listen to time, listen

to rattler’s warning maracas

listen, like the culebra, with

your tongues . . .

listen

carnales listen

to the hymn of it, the lie of it, the

prayer of it, the voices

singing our names: listen

it’s our story, it’s our song,

you’ve got to hear it — 

listen.

— from Listen, by Luis Alberto Urrea

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Elderly Lessons


It seems like forever since I’ve written a post.  There’s been a deep longing within my mind.  Something missing inside of me.  Ten fingers on two hands tapping air above cool, cotton sheets.  In a silent dream, a horizontal black keyboard appears.  Letters printed in white.  No sound.  Motion only.  Subconsciously, a realization that fingertips, my own are moving now.  During sleep!  First up then down.  Body tossing back and forth.  Fitful.  Later, words appear during REM.  What was written in my head?  What was said?  Gone forever now.  A writer’s mind….

It’s only been a couple of days since I left my office space.  My burgundy swivel chair near the turret window here.  My oh-so-comforting half-moon desk across the well-worn computer to travel to the desert land of Arizona in order to meet my elderly great-aunt.  Still, it truly seems like a month or more since words have been written.

Travel is not as fun as it used to be when I was young.  Gone are the days when I use to dress in a nice nubby suit, breeze through the airport to grab a skinny cappuccino and read the newspaper before catching my plane.

Today, it’s comfortable clothing most people wear to travel in.  Two hours early is the recommended time to breeze through security.  Remove my shoes from my feet and belt from my jeans or the buzzer will go off.  Lift my hands above my head while someone wearing blue rubber gloves will pat my body down from head to toe.

When all is done, fight the crowds to W.A.I.T.  Hopefully, my plane will be on time.  Wait more seconds, more minutes…maybe more hours.  Get in line.  Squish in-between others before it’s time to board the shiny silver bird.  Sit down.  Hopefully, I didn’t forget to bring some food in case hunger pangs begin.  Whew….how much longer before this landing gear goes down?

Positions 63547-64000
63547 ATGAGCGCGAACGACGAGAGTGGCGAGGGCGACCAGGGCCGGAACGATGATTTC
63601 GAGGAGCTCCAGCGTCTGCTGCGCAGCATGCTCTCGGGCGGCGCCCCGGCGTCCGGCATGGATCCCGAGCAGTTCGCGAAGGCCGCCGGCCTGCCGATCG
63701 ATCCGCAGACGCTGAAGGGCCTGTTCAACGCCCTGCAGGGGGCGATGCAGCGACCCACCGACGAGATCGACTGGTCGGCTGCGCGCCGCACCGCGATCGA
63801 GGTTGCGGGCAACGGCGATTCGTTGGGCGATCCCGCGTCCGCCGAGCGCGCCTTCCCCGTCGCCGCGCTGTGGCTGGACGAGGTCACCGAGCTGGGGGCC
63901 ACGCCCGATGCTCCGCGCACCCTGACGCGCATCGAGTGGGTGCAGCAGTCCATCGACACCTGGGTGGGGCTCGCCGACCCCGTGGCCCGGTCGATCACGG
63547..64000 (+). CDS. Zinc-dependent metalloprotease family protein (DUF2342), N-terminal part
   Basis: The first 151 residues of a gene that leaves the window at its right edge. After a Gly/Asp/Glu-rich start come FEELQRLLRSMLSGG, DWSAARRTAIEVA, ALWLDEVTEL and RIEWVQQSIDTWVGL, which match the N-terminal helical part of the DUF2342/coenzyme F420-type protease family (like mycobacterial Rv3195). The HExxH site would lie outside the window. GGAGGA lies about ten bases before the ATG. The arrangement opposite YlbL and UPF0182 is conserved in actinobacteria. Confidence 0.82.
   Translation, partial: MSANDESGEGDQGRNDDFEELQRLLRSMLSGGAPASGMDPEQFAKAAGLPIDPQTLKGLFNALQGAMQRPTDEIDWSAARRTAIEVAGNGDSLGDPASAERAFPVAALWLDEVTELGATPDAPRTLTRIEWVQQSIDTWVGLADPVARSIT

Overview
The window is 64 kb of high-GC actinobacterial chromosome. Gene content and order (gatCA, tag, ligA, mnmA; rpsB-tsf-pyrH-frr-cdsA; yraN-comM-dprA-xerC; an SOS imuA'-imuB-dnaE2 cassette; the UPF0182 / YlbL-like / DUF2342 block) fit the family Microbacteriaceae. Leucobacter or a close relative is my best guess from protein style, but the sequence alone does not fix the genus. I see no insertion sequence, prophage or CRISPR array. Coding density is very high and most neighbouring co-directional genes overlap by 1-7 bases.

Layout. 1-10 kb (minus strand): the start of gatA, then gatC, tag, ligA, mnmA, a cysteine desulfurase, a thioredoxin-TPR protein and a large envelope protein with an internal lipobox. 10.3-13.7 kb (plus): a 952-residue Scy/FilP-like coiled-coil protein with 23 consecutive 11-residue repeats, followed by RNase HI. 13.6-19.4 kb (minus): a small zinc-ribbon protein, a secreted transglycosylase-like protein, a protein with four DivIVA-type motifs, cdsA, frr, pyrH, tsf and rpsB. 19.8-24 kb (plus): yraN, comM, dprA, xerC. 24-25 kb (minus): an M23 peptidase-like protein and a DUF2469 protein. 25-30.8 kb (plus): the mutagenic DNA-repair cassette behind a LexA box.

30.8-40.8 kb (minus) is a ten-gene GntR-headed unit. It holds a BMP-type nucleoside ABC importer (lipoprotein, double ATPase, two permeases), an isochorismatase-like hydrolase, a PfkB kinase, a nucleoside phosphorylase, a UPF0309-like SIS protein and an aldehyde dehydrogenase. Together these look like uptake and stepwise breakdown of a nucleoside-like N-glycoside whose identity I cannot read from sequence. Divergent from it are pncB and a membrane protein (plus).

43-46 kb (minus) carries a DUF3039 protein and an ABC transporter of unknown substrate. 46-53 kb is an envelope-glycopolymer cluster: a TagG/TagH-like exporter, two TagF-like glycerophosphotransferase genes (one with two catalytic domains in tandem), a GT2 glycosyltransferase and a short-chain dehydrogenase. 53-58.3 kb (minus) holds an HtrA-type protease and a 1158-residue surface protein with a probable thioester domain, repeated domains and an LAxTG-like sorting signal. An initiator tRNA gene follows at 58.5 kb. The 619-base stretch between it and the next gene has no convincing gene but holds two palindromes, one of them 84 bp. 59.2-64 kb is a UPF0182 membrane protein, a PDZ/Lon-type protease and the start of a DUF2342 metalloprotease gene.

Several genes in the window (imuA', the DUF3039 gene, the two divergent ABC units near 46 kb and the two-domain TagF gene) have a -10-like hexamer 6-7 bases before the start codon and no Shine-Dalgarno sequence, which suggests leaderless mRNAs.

Regardless, my trip to Arizona was well worth any travel discomfort I may have endured.  Shortly thereafter, I walked into the front door of a little stucco ranch house behind a tall Saguaro cactus.  Sitting at a white, Formica table was a dear, silver-haired 88-year-old lady whose suitcase had been packed and re-packed several times in anticipation of my arrival.  A borrowed black handbag sewn with many outside pockets to carry all of her medication including precious eye drops to treat glaucoma sat safely on her lap.

The next day, I promised her a smooth and easy non-stop flight back to St. Louis.  Although my great-aunt was comfortable in a wheel chair, she was still a bit anxious being out of her normal surroundings.  I was eager to board the plane and ready to be on our way.  Soon a pleasant voice announced over the loud-speaker our expectations were not to be.  Our magical jet plane had, “Mechanical Problems.”

I won’t go into detail, but most of yesterday was spent inside rather than outside the Phoenix airport.  It could have been a personal disaster, especially for my elderly great-aunt, but we turned it into something as close to wonderful as it could be.